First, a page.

Dear Crabby,

I’m at my wits end and I need to vent! To make a long story short, as the credit and collection manager at our mid-sized home interior decorating company, I’ve got dozens of past due accounts where the customer wants to pay but is holding back until we complete the work. Sometimes the work is for things that our crew did not do correctly and even though they’ve gone back two or three times to correct the issue, it’s still not meeting the customer’s satisfaction. Other times, we installed some item that was not quite the correct size, color or other feature and it needs to be replaced. Regretfully, these past due accounts are not delinquent because of the customer’s inability to pay but due to a dispute against our work.

As a result, I spend a good portion of my time apologizing for the mistakes and the delays. I am constantly following up with our general manager to get these lingering problems resolved but sometimes it’s taking more than a year. Not only are these past dues skewing our DSO, they’re crimping our cash flow and our company president looks at me as though I’m not doing my job. What can or should I do?

Signed: It’s Not My Fault

 


 

Dear It’s Not Your Fault,

First and foremost, I agree that these problems and your company’s cash flow situation are not your fault and generally speaking, construction related businesses are often prone to having a few major problems that include:

  1. The products and equipment ordered do not meet specifications.
  2. The work is not properly performed which results in mistakes and do overs.
  3. Changes to the products ordered or the installation during construction are not properly documented and/or authorized.

In order to minimize some of these problem, it’s imperative that:

  • The individuals who are in charge of measuring and ordering the products may need to have second and third reviews to confirm accuracy.
  • Even when products or equipment are perfectly ordered, they still need to be checked before an installation is performed, and in some cases sent back to the supplier due to their manufacturing mistakes to be modified or even refabricated. Sometimes when the product or equipment is not exactly what the customer ordered, the differences might be small enough so that the customer can still be satisfied. The key is to obtain any changes acknowledged and signed off by the customer to eliminate objections to payment down the road.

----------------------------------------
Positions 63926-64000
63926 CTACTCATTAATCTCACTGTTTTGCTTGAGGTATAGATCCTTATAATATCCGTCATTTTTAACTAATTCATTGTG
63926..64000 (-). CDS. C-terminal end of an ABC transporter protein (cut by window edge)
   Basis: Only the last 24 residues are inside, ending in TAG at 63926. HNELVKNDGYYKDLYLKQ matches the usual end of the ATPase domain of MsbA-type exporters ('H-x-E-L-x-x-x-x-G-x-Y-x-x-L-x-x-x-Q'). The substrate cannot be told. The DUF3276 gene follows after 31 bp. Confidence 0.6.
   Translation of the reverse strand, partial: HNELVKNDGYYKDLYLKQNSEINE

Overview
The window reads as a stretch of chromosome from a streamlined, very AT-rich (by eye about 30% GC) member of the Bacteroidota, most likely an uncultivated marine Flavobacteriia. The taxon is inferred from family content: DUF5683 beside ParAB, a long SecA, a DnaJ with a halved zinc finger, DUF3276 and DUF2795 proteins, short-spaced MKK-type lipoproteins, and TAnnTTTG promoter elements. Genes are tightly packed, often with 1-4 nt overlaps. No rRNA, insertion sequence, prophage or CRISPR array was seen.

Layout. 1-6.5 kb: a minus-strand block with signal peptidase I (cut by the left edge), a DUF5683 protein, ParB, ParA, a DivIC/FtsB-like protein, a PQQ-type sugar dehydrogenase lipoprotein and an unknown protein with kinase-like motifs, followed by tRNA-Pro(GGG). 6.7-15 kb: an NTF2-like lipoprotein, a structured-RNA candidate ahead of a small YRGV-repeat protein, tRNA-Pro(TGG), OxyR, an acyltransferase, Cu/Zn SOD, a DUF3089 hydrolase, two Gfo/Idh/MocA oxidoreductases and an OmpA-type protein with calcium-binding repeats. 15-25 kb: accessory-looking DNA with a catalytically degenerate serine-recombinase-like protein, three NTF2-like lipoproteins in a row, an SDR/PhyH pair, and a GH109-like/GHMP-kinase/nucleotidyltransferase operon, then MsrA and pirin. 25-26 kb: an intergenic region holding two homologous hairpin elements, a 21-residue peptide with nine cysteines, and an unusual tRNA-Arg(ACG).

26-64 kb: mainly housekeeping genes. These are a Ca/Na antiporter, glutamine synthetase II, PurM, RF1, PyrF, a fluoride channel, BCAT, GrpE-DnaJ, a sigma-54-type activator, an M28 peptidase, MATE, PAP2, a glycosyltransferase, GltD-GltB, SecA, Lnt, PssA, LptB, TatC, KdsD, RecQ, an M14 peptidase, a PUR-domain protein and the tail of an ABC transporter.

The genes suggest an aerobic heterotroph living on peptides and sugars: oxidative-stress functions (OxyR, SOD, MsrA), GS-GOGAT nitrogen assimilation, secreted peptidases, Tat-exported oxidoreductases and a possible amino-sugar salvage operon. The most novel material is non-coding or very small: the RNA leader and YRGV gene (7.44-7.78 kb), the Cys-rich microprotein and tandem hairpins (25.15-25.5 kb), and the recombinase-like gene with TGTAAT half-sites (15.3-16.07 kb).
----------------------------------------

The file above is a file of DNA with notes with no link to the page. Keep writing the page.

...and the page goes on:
• It should go without saying but standards of work quality being performed need to be established and thoroughly supervised during the project.

Create a table outlining the problem accounts as follows:

  • Customer name
  • Reason for non-payment
  • Person in charge of resolution
  • Estimated resolution Date
  • Actual resolution Date

With your table in hand, working with your manager, maybe the CFO, or the president himself, you will at least present an organized structure to the problems that are preventing you from collecting. Realistically, until these product and installation problems are resolved, all you can do is to stay in touch with the customer, letting them know your company is still working on the resolution. Although this may not be part of your job responsibilities, it will at least prevent the account from going cold and possibly uncollectible.

 

Dear Crabby is a credit and collection advice column by Nancy Seiverd, President, CMI Credit Mediators Inc. Your thoughts (nseiverd@cmiweb.com) on what to advise are most welcome, and with your permission, we’ll reprint your comments in the next issue of our newsletter.

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